The first con I can think of is, the appointments are an every week obligation. For some parents, depending upon their schedule, this might be tricky. You will have to find time in your work schedule or your day for the appointments. They are about an hour each, including travel time and the 30 minutes of the actual appointment. Also think about daycare pick ups/drop offs. This obviously doesn’t relate to everyone, but it was a con in our column because my husband and I both work full time.

Another con is trying to find a wardrobe that would work with braces. It’s a good thing leggings are a thing right now because they have a lot of stretch factor. If you are able to do this in the summer, that might work better because those are very easy to get on/off over the casts and boots. If you’re looking for things that are winter appropriate, you might have to cut them or find flared jeans to fit over the casts. We really did have to go shopping, we had to ask people for shorts or dresses to get her through that period of time. I think that was the most shopping we have done for her in her life for that period of time.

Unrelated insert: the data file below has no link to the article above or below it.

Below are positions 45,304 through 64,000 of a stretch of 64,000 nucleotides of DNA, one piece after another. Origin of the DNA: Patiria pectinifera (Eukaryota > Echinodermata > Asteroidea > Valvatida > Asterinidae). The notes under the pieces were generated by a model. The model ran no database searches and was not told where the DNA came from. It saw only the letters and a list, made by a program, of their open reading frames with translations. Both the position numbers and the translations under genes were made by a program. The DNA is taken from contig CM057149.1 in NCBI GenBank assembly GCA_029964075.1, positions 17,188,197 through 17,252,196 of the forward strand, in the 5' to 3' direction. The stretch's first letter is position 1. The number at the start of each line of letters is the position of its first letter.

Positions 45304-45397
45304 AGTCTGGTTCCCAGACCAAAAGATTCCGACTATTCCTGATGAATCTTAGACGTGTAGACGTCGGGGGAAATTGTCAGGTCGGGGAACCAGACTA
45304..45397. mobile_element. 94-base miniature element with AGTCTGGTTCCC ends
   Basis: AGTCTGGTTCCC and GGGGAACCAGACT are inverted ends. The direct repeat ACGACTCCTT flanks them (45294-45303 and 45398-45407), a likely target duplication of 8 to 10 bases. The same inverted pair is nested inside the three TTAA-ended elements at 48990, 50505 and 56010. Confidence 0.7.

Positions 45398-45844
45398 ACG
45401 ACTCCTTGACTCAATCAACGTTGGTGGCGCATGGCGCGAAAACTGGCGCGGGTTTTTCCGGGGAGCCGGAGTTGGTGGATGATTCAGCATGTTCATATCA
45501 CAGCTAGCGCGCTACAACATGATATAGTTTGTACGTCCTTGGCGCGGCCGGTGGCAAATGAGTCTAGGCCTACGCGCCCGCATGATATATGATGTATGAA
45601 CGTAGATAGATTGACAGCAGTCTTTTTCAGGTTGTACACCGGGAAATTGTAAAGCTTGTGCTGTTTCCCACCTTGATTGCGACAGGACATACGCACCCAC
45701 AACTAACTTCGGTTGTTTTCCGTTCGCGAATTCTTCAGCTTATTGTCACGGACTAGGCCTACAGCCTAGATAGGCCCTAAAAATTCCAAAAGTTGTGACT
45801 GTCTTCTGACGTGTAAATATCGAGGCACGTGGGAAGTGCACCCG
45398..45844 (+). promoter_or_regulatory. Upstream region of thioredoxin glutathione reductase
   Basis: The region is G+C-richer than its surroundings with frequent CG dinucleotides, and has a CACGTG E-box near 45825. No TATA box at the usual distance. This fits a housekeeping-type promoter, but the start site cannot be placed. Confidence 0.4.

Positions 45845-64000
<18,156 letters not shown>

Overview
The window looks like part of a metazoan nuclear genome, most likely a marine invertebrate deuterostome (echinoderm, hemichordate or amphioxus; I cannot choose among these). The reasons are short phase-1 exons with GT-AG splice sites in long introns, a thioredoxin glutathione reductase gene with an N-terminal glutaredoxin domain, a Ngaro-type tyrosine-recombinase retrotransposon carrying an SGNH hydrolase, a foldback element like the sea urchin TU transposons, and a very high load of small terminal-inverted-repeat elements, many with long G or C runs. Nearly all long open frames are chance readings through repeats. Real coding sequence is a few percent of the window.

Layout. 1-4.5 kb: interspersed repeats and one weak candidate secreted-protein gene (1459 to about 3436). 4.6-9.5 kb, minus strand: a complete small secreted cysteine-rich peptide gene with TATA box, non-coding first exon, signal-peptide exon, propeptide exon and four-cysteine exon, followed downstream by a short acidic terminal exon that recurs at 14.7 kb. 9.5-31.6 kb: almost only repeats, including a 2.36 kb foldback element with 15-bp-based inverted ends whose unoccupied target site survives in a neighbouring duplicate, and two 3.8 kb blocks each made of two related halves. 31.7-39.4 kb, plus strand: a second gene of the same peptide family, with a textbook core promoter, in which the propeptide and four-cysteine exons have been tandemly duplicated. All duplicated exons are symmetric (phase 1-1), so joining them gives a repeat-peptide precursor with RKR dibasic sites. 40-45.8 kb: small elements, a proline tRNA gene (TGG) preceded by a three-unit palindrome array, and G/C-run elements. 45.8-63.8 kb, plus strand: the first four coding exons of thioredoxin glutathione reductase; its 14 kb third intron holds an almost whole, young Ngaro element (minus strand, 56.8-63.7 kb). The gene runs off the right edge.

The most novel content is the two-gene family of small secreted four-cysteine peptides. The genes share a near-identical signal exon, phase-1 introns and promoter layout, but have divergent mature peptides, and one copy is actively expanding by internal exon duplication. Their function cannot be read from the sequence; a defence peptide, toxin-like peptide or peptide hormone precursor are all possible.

Sophia

I think you said that your mom brought over soccer socks that go over shin guards for your kiddo to wear. 

Mom: 

Yes, she did! Honestly, knee pads probably would be a good thing to buy for your child if they go through serial casting because she was falling on her knees a lot with the casts on. And that leads into another con, the weight of the casts, and the way they made her walk, contributed to a lot of instability. So she fell pretty frequently with the casts on.